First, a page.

Legalization and ending prohibition is the ultimate goal for the cannabis movement. Over the past decade, we’ve watched many states attempt and succeed in overturning prohibition for medical cannabis, with a handful of states following that up with recreational legalization after years of proven medical success.
The amendment proposed by the ResponsibleOhio group to legalize both medical and recreational cannabis in Ohio has been controversial from the get-go. Sure, it’s started a much-needed conversation around legalization in a swing state. But the group’s methods and processes have lacked transparency, organization, and nuance at almost every level.
For ResponsibleOhio, their intentions and end goal may be good, but their process for legalization leaves much to be desired. Here are five ways the group has tripped up along its path to November.
Passing Recreational and Medical Simultaneously is Bold, But Problematic
The ResponsibleOhio proposal is unlike any other legalization proposal which has been introduced in the U.S., in that it tries to legalize both recreational and medicinal cannabis at once. In other cases such as Colorado and Washington, the state has started by legalizing medical marijuana, and then, once a robust medical cannabis market and structure exists, seeks to pass recreational cannabis. The ResponsibleOhio proposal merges these two steps into one.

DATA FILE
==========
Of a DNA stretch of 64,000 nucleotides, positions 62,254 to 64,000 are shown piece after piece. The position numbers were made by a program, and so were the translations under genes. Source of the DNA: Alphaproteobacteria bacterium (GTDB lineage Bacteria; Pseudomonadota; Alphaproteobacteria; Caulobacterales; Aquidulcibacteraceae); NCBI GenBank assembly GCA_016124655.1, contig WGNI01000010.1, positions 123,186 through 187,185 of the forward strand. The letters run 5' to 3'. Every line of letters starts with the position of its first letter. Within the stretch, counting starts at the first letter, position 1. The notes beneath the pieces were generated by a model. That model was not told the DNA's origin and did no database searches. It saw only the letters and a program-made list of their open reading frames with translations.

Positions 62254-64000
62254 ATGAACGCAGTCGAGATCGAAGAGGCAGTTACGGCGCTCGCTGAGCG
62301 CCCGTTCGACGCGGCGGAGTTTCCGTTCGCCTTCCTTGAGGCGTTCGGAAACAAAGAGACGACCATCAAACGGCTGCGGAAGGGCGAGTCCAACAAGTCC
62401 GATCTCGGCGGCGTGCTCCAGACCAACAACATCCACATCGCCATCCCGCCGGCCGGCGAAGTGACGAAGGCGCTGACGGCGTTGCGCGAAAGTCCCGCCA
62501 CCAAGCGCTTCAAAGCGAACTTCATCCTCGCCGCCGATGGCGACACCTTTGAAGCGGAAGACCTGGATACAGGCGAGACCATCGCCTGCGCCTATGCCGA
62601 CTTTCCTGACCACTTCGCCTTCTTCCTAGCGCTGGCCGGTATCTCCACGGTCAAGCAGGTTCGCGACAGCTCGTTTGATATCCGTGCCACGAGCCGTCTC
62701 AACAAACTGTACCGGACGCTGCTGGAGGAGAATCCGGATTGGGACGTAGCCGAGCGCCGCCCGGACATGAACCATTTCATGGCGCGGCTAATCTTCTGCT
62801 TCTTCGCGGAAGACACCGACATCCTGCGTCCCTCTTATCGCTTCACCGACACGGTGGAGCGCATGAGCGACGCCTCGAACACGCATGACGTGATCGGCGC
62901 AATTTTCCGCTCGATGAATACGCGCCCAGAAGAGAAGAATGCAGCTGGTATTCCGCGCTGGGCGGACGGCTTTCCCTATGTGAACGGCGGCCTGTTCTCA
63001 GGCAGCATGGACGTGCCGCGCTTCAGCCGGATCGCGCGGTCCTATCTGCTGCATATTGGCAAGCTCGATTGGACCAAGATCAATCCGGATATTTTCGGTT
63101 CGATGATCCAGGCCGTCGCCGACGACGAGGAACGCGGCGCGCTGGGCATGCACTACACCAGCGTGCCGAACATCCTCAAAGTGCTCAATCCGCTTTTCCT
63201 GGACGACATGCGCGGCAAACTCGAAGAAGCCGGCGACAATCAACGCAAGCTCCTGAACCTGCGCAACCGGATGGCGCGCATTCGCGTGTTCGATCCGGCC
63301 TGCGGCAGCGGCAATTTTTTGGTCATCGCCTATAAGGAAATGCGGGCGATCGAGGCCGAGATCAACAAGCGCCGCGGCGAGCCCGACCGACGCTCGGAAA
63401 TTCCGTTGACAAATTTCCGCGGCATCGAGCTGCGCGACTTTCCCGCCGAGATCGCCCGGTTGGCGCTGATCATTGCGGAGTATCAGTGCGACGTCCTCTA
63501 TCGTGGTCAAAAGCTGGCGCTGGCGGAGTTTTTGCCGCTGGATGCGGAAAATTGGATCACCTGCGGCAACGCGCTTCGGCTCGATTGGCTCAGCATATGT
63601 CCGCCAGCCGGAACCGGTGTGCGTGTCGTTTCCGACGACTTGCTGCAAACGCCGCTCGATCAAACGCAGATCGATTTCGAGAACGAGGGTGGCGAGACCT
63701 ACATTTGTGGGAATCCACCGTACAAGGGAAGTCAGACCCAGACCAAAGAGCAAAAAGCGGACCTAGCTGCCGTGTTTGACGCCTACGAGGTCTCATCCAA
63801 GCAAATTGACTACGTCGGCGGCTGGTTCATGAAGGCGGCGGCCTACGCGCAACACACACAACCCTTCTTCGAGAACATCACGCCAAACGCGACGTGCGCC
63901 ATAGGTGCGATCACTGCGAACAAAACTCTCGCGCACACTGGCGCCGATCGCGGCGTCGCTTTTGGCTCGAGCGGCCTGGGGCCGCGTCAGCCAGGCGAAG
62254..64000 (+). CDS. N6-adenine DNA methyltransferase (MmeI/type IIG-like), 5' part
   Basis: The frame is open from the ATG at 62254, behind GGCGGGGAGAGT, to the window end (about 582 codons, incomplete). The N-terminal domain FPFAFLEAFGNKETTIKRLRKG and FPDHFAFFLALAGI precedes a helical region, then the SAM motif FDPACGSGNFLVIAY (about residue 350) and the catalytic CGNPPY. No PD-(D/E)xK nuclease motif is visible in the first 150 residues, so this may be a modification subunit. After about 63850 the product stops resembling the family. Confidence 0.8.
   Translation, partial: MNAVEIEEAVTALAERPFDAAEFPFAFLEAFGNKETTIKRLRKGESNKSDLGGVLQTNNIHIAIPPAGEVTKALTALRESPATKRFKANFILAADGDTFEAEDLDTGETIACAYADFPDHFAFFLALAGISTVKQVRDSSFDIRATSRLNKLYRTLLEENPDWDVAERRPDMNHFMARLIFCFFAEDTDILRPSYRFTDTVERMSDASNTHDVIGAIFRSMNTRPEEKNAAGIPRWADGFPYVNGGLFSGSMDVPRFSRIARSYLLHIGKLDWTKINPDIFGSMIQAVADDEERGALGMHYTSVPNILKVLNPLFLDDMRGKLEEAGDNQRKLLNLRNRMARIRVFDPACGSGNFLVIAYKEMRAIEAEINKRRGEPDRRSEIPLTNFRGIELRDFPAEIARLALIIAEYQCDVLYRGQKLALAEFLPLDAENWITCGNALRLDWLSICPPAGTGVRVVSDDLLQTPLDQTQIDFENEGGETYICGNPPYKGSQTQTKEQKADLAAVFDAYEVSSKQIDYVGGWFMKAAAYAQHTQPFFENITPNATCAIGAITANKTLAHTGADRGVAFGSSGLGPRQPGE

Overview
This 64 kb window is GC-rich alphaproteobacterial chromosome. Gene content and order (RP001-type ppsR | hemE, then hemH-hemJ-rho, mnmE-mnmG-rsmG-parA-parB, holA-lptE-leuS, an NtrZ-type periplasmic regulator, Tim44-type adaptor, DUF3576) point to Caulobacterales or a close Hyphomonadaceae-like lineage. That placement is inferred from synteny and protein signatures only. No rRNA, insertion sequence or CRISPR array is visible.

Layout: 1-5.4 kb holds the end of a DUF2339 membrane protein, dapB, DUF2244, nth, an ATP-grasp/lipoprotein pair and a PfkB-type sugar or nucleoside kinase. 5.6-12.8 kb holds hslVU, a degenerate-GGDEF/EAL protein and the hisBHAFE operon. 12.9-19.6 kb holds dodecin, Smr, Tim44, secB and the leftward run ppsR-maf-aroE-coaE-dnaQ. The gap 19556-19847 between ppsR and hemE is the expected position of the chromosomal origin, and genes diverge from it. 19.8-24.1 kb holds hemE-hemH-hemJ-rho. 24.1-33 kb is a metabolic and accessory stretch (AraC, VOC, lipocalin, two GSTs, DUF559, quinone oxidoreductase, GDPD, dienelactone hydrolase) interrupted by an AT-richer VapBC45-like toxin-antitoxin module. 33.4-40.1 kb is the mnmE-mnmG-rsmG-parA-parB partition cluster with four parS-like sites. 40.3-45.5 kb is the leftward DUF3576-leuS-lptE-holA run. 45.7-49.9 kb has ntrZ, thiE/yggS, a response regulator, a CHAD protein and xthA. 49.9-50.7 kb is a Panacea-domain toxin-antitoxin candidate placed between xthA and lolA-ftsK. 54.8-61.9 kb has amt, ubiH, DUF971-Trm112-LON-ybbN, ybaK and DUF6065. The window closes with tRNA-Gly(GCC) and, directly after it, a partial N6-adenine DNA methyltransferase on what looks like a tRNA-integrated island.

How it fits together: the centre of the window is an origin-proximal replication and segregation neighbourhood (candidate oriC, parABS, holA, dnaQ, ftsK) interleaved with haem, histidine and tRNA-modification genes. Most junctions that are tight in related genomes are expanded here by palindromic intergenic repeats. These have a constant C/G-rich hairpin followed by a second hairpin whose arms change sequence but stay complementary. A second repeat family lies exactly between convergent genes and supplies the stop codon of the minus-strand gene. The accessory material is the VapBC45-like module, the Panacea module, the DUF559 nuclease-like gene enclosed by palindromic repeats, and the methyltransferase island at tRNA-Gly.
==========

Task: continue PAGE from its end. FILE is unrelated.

Jennifer Redman, Director of Internal Communications for ResponsibleOhio, explains to Leafly that this method was decided upon in order to stop “non-patients” without legitimate medical problems from taking advantage of a medical legal framework. “This initiative covers the compassionate care aspect without making a farce of the system,” she tells us. “This is a common sense issue. People are going to consume it, so we might as well tax it and make sure the money is not going to waste.”
The tax revenue Redman speaks of, projected at $500 million annually based on Ohio’s consumption rates, will go directly to local municipalities to support roadwork, infrastructure, mental health, and addiction services, as well as to local counties and townships to help with enforcement.
But the danger of deploying both medical and recreational at once is that the system doesn’t get a chance to make corrections to help patients before rolling out to a broader recreational market. It also makes it more difficult for patient needs to be prioritized as they get mixed in with the potential logistical issues involved with a recreational roll-out.